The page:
On behalf of the organizers, Partha Sarothi Ray read out the resolution, signed by the participating cultural activists, adopted by the assembly, demanding that the state government take cognizance of the hunger-strike by 150 political prisoners, including three women prisoners, which has been going on for the last fifteen days at the Medinipur central jail. These prisoners, all victims of Operation Green Hunt, had started their hunger strike on 10th December, Human Rights day, on a 29 point charter of demands including the withdrawal of joint forces from Lalgarh and better conditions and political prisoners’ rights in prison. Although the condition of many of the hunger strikers is deteriorating, the government has not taken positive action to start a discussion with them about their demands. The resolution demanded that the government immediately start a dialogue with these political prisoners and listen to their demands.

The number of people attending the rally varied from a couple of thousands to about five thousand throughout the day. The fraction of young people-college and university students- was particularly encouraging, as many of them sat through hours at a stretch. There was a large attendance of workers, many of them coming from the districts, and they participated enthusiastically by sloganeering. While the success of Saturday’s rally shows that there is indeed a huge political space for third stream initiatives, it also points out the urgent need of building a larger and more active coalition of organizations to sustain the momentum created by Saturday’s mobilization – a goal that Sujato Bhadra, in his concluding speech, said the Andolan was determined to achieve.

The programmed ended by a joint rendering of the song “amar pratibader bhasha”.

The event was covered by a reasonably big media contingent, and was reported in nearly all television channels and newspapers. The reporting of the event in mainstream media, however, remained skewed as usual. For example, most newspapers only carried a photograph of Kabir Suman and Gadar, where the latter was referred to simply as a “Maoist supporter”, and most of the reporting was about Suman’s speech and his criticism of the Trinamool Congress. The press reporting again showed the necessity of alternative media initiatives to get engaged with and report on such events.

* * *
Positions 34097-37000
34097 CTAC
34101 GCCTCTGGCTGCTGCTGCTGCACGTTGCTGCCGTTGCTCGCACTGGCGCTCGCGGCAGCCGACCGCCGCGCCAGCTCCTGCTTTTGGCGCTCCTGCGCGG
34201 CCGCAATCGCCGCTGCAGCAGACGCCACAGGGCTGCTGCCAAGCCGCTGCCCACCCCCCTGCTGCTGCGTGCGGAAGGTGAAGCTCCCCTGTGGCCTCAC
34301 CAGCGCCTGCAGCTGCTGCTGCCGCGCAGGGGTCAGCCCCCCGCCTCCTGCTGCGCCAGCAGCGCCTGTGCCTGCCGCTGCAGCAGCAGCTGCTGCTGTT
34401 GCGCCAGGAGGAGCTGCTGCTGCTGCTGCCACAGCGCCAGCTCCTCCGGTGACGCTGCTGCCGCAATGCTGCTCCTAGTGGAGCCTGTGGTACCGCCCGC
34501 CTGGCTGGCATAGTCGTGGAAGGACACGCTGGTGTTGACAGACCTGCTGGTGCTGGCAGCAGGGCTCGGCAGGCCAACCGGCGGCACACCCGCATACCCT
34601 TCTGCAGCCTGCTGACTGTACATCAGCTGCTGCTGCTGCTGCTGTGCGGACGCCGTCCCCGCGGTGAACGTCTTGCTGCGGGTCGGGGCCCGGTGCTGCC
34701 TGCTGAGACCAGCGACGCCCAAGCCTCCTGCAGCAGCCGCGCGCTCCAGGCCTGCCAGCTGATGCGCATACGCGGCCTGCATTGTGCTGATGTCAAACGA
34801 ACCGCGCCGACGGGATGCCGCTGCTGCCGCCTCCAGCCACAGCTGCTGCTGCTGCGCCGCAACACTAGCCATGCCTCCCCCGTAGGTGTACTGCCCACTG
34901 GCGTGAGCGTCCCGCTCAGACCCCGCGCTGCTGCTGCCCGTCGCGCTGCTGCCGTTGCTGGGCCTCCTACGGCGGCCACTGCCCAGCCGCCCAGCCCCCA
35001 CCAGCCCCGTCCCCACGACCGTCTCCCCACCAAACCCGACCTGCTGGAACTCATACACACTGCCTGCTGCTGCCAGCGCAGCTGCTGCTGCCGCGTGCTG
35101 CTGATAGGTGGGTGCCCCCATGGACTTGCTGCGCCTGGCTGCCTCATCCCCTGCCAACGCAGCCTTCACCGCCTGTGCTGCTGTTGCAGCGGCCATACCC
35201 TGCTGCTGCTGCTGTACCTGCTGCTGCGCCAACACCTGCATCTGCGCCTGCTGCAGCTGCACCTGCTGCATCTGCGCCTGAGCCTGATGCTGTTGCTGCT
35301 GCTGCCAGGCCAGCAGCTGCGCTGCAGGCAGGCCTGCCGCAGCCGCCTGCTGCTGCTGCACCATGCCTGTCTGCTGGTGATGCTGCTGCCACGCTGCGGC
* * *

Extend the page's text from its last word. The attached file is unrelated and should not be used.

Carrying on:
Videos and photographs from the protest:
Courtesy: Sumanta, Sanhati

Gadar, noted revolutionary poet and balladeer.

Photographs from the protest:
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About the protest program

Twenty nine organizations and many individuals in West Bengal have organized a citizens’ campaign against Operation Green Hunt “Operation Green Hunt-virodhi Nagarik Andolan” to raise the popular voice against the war being waged by the state against people and the rampant violation of democratic and human rights, all in order to facilitate to taking over of natural resources by corporate interests. The Operation Green Hunt-virodhi Nagarik Andolan plans to conduct a sustained campaign against all aspects of Operation Green Hunt and expose the larger economic designs behind it to the general public. As the first among the series of campaign actions, a day long public cultural protest action, “The Voice of My Protest” is planned in the heart of Kolkata on 18th December, 2010, from 10 am onwards. Cultural activists from all over Bengal and beyond will participate in this programme to express their protests against state repression and the corporate looting
of resources in the name of Operation Green Hunt.

Details of programme:

The Voice of My Protest
Metro Channel, Kolkata
18th December 2010, starting at 10.00 am

Inaugaration by : Mahasweta Devi
Performances by : protest singer Kabir Suman, revolutionary balladeer Gadar, cultural activist troupe from Maharashtra “Vidrohi” led by Shambhaji Bhagat, cutural activists from Gujarat Vinay and Charul, theatre personality Bibhash Chakrabarty, Jhumur artiste and activist from jangalmahal Ajit Mahato and his troupe, cultural activist group Ganabishan, street theatre groups Anarya and Chena Adhuli and singers, poets, theatre groups and cultural activists from all over Bengal

Please join and voice your protest.
Please circulate widely.